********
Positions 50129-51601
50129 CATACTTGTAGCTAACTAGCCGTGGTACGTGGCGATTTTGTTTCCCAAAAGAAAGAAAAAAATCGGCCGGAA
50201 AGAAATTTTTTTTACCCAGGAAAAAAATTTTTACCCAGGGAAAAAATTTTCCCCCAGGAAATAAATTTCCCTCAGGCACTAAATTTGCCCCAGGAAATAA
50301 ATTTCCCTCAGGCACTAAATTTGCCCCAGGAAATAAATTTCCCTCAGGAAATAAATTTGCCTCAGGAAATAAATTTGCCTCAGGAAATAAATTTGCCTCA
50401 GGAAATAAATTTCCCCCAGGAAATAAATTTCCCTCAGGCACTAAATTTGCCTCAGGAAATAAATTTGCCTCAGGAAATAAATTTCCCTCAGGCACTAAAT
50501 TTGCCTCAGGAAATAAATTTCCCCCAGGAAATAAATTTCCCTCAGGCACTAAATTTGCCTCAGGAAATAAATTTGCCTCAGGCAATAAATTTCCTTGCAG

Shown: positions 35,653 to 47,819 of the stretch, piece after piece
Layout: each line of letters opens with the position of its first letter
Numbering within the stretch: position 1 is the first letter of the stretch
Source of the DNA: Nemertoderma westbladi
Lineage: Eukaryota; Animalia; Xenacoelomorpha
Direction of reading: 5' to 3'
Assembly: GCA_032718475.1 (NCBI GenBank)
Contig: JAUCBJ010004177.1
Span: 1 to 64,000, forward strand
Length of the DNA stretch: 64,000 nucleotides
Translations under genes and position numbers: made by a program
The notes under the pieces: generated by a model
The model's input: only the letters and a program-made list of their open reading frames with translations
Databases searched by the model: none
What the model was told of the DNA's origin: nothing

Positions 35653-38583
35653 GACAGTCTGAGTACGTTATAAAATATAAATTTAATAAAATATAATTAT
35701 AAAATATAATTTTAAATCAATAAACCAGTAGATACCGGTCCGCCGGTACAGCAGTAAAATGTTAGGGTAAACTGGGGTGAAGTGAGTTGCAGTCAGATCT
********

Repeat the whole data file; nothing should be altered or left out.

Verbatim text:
Positions 50129-51601
50129 CATACTTGTAGCTAACTAGCCGTGGTACGTGGCGATTTTGTTTCCCAAAAGAAAGAAAAAAATCGGCCGGAA
50201 AGAAATTTTTTTTACCCAGGAAAAAAATTTTTACCCAGGGAAAAAATTTTCCCCCAGGAAATAAATTTCCCTCAGGCACTAAATTTGCCCCAGGAAATAA
50301 ATTTCCCTCAGGCACTAAATTTGCCCCAGGAAATAAATTTCCCTCAGGAAATAAATTTGCCTCAGGAAATAAATTTGCCTCAGGAAATAAATTTGCCTCA
50401 GGAAATAAATTTCCCCCAGGAAATAAATTTCCCTCAGGCACTAAATTTGCCTCAGGAAATAAATTTGCCTCAGGAAATAAATTTCCCTCAGGCACTAAAT
50501 TTGCCTCAGGAAATAAATTTCCCCCAGGAAATAAATTTCCCTCAGGCACTAAATTTGCCTCAGGAAATAAATTTGCCTCAGGCAATAAATTTCCTTGCAG

Shown: positions 35,653 to 47,819 of the stretch, piece after piece
Layout: each line of letters opens with the position of its first letter
Numbering within the stretch: position 1 is the first letter of the stretch
Source of the DNA: Nemertoderma westbladi
Lineage: Eukaryota; Animalia; Xenacoelomorpha
Direction of reading: 5' to 3'
Assembly: GCA_032718475.1 (NCBI GenBank)
Contig: JAUCBJ010004177.1
Span: 1 to 64,000, forward strand
Length of the DNA stretch: 64,000 nucleotides
Translations under genes and position numbers: made by a program
The notes under the pieces: generated by a model
The model's input: only the letters and a program-made list of their open reading frames with translations
Databases searched by the model: none
What the model was told of the DNA's origin: nothing

Positions 35653-38583
35653 GACAGTCTGAGTACGTTATAAAATATAAATTTAATAAAATATAATTAT
35701 AAAATATAATTTTAAATCAATAAACCAGTAGATACCGGTCCGCCGGTACAGCAGTAAAATGTTAGGGTAAACTGGGGTGAAGTGAGTTGCAGTCAGATCT